That these cracks in the surface image are in no way limited to the personal, but, like Clarkson cutting across the parade, extend to the corporate fabric of postwar U.S.A., is captured in a brilliant allusion when we cut to the convention where Frank has escaped. We see a hotel foyer full of drunken, carousing businessmen and quickly focus on a grotesque parody of the famous fife-and-drums painting of a war-ravaged George Washington in headband marching four-abreast that became the iconic symbol of The American Revolution, here reduced to a drunken conga line.

In fact throughout Act of Violence there is a constant, deliberate intertwining of the wartime military scenarios which the protagonists recall and the later civilian situations they enact. "You’re the same man you were in Germany", Frank is told in his final descent into criminality. The truth of this is shown vividly and shockingly as events spiral out of control (in time-honoured film noir fashion!), with Enley staggering around a nocturnal L.A. demi-monde that becomes for him the portals to a hellish underworld where he is clearly out of his depth. (These scenes gain an extra resonance for noir-hounds as many shots – looking down from the top of a long outdoor stairway, the ‘Devil’s Flight’ funicular railway - are straight out of Kiss Me Deadly!)

Frank’s agent-of-the-Devil is Mary Astor (!) as an ageing courtesan whose ennui reminds us of Marlene Deitrich’s (more benign) turn in Touch of Evil. Through her ministrations of temptingly amoral problem-solving we see the truth of Clarkson’s accusations - Enley’s weak-willed acceptance of easy solutions. But despite some longuers in these later stages, Enley’s outburst of conscience - ‘Frank don’t do it!" - appropriately filmed in a tunnel, is an incredibly powerful moment which sets us up for the final scenes.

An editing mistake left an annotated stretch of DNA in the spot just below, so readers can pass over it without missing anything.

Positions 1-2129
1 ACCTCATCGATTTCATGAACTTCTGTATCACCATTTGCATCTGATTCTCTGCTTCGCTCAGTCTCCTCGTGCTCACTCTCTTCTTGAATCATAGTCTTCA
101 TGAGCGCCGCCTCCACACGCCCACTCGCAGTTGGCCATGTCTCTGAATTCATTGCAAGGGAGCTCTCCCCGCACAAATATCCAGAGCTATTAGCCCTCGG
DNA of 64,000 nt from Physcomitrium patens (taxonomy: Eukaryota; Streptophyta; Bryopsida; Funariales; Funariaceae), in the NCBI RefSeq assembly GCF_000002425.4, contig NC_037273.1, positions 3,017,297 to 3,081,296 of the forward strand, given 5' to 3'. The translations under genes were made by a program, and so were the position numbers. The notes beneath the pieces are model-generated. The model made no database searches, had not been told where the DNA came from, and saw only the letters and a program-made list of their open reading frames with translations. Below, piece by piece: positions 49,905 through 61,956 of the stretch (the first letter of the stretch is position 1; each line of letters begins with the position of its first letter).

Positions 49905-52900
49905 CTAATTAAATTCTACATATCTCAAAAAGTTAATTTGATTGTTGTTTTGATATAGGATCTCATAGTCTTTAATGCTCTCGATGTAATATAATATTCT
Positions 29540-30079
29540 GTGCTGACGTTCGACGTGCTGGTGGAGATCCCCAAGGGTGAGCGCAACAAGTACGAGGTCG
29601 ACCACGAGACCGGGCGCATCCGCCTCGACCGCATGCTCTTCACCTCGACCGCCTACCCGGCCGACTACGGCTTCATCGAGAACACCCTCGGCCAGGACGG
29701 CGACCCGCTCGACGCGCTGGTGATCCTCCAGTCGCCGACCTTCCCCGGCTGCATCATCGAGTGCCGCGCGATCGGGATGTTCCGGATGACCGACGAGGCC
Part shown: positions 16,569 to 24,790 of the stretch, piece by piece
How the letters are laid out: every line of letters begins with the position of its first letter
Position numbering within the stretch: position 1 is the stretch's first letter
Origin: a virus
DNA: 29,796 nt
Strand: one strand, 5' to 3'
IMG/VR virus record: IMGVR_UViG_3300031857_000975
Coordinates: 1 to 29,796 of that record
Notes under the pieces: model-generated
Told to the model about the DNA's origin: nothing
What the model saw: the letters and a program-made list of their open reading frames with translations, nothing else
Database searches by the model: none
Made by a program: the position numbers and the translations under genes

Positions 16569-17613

Throughout Act of Violence there is a striking use of geometric compositions, including the veterans’ parade and a high overhead shot of the lake pursuit. In a highly unconventional framing of the climax, the future director of High Noon deploys a classic Western perspective – the Main Street showdown – only this long shot depends on one character’s obscured vision to foil Frank’s revived determination to save Joe Clarkson. Thus geometrically thwarted, Frank’s uncertain fate is sealed in one final act of penance. Bringing the story’s constantly changing moral equation a full revolution, this climactic scene allows Ryan’s Clarkson to emerge from the dust as a healer. And it’s believable, due to an early allusion to Frank and Joe’s original friendship (another late reveal which adds extra shadings to events).

Act of Violence was the most surprisingly powerful and affecting film of the entire Big House season, with a profundity, through its unsettling moral continuum, redolent not of Hollywood simplicities of good/evil but of the art one associates with Zinnemann’s European background. This contains a clue. Fred and his brother escaped their native Austria in 1938 but their parents, waiting for U.S. visas that never came, perished – separately – in concentration camps. The ‘survivor guilt’ this awful closing engendered must resemble the emotional see-saw ride which fiction like the ethical pendulum of Act of Violence can only start to expiate.

- Roger Westcombe